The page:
May 232013

Kath has an interesting piece over at Speaker’s Chair.  In it she says:

Just two years before a general election, and already Ed Miliband’s ‘One Nation’ mantra whiffs of failure. It’s not hard to see why. As a slogan, it doesn’t have the oomph of a car insurance advert, let alone the ‘va va voom’ Labour needs to win.

She adds that:

Tony Blair’s New Labour re-branding in 1994 was a success because it meant something. With one short word, he told Britain that the old Labour Party – the party of wildcat strikes, crippling taxation and high unemployment – was gone forever. One Nation Labour tells us nothing. It certainly isn’t going to contribute to a landslide victory in 2015.

Now I can understand where she’s coming from, but I’m not sure I agree.  The renaming process of “New Labour” spoke most powerfully about the thus-banished behaviours of the Party itself.  One Nation Labour, meanwhile, may be trying to do something far more revolutionary.  Even as she argues …

How are voters meant to grasp something so essentially elitist? And why would they bother trying?

… I respond with this comment:

Hmm. I agree that One Nation doesn’t mean much now, but I’m not sure that’s a bad thing. Imagine, if you will, two years down the line, a country finally riven by the cuts which have still barely begun to bite. Imagine how people will feel, what they’ll be really desperate for. Togetherness perhaps? A oneness of nationhood? A society which helps all its members? Is that really beyond belief? Can’t the kind of political rhetoric One Nation rhetoric represents be filled out and made clear for a change by the people, instead of by the politicians?

This is why I think Ed Miliband may have thought this through much more from a strategic point of view than from a marketing point of view. Yes. Like a good Ibsen play, the real action is taking place offstage, in the community in question, amongst the people themselves. In my mind, at least, One Nation may be a political bath just waiting to be filled by the people themselves. And using the multitude of babies (Legal Aid, the NHS, education, social care, disabled support etc) which the Tories have clearly been looking to dispose of.

We’ve been here before, of course – specifically, Party Conference 2011 and Miliband’s famous curiosity of a speech.  It wouldn’t, after all, be the first time he has had people misunderstanding/underestimating what he is up to:

[…] But I do think, in an analogous way, that – in his recent speech at Party Conference – Ed Miliband was at least attempting to break certain moulds in quite a courageous manner.  The very fact that many people felt obliged to criticise his delivery – and not see his register as conversational rather than traditionally declamatory – does make me wonder if this poor man doesn’t have the hardest job in politics: to sell grassroots collaboration to a political party wary of, and thus resistant to, all such similar promises.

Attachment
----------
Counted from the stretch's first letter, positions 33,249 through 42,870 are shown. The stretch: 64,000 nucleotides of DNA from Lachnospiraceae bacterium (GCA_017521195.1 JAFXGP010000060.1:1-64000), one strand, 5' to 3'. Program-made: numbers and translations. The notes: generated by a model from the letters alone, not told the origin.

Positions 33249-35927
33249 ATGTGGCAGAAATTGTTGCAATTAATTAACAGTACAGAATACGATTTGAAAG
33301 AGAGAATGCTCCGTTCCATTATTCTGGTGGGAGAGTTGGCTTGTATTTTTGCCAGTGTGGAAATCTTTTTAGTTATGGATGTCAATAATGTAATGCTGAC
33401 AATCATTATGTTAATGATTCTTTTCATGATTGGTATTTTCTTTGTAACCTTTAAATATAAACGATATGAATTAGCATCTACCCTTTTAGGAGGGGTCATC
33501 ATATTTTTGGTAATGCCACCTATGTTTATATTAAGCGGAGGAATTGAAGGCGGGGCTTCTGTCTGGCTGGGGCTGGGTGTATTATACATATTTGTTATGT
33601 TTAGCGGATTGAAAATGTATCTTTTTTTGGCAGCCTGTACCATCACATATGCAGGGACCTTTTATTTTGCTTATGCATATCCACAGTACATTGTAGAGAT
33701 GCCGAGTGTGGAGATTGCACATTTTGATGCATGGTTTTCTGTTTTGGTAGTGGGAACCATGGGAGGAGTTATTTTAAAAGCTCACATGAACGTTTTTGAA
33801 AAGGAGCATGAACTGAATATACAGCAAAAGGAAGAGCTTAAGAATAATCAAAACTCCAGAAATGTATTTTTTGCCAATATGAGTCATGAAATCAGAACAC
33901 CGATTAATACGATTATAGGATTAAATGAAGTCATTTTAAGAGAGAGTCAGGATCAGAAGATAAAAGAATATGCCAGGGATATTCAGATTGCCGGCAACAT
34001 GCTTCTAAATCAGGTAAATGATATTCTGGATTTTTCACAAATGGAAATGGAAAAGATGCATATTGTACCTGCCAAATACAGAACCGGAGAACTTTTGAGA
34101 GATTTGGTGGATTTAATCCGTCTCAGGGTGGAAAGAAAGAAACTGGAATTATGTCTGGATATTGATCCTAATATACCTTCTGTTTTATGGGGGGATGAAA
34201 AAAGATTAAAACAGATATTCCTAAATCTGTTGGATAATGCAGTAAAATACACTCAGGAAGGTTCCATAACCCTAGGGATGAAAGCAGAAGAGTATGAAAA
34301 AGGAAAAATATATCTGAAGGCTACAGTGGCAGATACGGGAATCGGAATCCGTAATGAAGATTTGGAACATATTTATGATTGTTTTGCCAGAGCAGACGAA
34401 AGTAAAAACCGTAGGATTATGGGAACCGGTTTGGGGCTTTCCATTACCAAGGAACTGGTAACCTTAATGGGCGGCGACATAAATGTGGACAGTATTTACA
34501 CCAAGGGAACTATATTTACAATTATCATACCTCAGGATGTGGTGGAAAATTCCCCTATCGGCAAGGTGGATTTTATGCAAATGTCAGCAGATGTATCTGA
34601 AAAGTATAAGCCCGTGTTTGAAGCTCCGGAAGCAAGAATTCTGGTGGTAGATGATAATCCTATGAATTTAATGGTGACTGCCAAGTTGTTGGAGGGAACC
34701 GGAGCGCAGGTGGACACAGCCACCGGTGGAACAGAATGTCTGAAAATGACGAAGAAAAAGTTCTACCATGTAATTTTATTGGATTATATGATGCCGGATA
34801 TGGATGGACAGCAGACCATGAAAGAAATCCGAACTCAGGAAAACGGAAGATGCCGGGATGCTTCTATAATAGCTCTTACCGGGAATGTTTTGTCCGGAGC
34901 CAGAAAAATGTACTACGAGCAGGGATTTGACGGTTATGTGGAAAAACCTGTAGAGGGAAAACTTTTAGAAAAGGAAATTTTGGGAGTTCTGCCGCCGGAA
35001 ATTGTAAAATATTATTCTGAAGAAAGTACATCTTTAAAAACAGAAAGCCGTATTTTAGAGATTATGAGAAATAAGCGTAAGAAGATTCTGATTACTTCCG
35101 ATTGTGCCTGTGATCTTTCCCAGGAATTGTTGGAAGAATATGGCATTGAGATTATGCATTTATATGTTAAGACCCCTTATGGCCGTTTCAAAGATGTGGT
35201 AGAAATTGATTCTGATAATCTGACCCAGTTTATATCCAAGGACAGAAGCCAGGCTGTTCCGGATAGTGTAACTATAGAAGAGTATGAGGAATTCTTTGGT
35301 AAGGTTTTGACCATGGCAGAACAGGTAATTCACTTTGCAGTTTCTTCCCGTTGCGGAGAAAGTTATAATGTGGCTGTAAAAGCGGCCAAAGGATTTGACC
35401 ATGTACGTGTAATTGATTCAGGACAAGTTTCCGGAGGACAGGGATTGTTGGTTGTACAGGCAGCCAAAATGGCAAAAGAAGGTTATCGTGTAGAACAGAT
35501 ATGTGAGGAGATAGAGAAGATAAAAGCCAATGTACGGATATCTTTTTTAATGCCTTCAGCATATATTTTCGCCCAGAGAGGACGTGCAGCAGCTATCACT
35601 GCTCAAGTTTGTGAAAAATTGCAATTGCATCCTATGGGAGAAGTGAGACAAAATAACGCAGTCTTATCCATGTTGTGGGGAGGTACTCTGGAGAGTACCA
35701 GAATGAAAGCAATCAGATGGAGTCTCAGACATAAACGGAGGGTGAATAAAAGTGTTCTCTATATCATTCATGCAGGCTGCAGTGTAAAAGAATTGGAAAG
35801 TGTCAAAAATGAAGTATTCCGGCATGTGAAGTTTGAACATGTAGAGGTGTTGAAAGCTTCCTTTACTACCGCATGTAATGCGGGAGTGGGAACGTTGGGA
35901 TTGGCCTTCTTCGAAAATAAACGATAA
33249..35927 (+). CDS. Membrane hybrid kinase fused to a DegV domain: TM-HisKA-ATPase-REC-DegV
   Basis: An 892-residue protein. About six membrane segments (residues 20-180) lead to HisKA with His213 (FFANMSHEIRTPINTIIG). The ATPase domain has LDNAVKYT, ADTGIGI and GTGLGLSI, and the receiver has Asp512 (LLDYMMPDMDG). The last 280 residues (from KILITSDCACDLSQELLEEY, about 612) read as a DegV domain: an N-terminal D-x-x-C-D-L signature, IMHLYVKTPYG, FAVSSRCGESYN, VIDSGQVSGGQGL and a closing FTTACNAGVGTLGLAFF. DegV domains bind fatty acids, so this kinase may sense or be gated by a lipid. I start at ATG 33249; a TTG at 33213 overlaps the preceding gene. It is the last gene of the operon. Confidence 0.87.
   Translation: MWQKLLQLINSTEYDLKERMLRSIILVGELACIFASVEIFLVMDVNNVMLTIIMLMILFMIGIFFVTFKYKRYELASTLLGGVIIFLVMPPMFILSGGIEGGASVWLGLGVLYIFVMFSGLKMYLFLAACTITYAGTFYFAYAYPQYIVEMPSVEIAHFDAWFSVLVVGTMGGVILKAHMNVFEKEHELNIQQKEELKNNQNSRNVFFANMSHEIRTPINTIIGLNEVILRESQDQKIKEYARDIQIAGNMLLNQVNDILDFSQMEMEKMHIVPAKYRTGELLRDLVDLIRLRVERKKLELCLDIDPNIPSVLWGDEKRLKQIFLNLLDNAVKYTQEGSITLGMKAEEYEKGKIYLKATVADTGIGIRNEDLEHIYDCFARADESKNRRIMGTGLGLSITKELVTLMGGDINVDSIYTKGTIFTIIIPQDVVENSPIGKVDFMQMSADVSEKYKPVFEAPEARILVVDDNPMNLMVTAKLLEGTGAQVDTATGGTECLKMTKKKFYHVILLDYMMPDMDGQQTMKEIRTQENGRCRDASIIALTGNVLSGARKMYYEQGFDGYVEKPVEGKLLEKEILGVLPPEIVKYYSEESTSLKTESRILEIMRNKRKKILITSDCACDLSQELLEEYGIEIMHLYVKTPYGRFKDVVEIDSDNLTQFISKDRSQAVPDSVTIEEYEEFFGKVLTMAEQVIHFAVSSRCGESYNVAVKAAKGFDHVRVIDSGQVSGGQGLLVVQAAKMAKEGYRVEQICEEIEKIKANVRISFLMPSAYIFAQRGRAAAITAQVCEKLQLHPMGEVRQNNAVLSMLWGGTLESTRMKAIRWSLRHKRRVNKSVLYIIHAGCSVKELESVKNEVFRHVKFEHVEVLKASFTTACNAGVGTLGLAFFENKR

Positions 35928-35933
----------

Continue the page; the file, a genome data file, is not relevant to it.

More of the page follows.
A political party which claims to be the very essence of grassroots politics – and then consistently finds itself in search of yet another charismatic group of fixers.


Is Ed Miliband’s speech going to be a Hitchcockian achievement [as per Hitchcock’s “Psycho”]?  Misunderstood on its first outing by those who claim to know – yet generally, in the future, to be well received by those who can only vote?  Battling against those “vested interests” which make economies in their own image and for their own purposes is an issue he is courageous to raise.  In a sense, then, perhaps we could say – with his conversation – that Miliband proposes nothing more nor less than that neo-New Labour I was unhappy with the other day: but in a better and far more constructive register; that is to say, all the unfinished business which New Labour was never brave enough to get round to effecting.

This, then, in a very Reaganite way, could be how revolutionary One Nation Labour might become.  Miliband looking only to place a conceptual framework around the people; not, in any significant way, to play the commentariat game of telling the people what to think and do.  It’s not without its own risks, of course.  As Ben suggests over at Labour Uncut:

One Nation: the slogan that just will not budge. Still being drummed home to death. We may have tired of it but we’re not going to forget it. The mark of a successful slogan? Not really. I still don’t understand what it means. Or more accurately, what we’re meant to do with it. Alone, it’s meaningless: Labour has broad appeal? It will unite the whole of Britain?

But, all parties profess to do this. Besides, One Nation fails the “elevator pitch:” able to be summarised in one elevator ride. Which isn’t 100% accurate as I’ve just summed it up in a sentence. Unfortunately, the summary alone is so vague it requires several more elevator rides. Heck, it might be easier just to get in one, hit the emergency alarm, and hope the rescue takes several hours.

Yet I see other things which Labour, in the ordinary communities it must win, is doing to create a different feeling.  Maybe Miliband isn’t doing as well as he could to flesh out One Nation Labour to the mass media.  On the other hand, maybe he’s still holding back as he looks to allow the people to start taking part and doing that job of definition themselves: through the acts he encourages them to take ownership for and in the time and space he is giving the Party in order that it might grow.

This, for example, which I – in sudden partisan-like mood – blogged about thus.  In itself, then, a small event – but multiply it up by hundreds of others, multiply it up by the time Miliband is taking, multiply it up so that the members and supporters do really begin to get the feeling that something might be slowly changing inside Labour’s perception of both its activists and voters … multiply up all of that as I suggest and maybe, just maybe, a revolution of sorts could be enabled in the end.

It’s an alternative interpretation, anyhow – worth a shot, surely.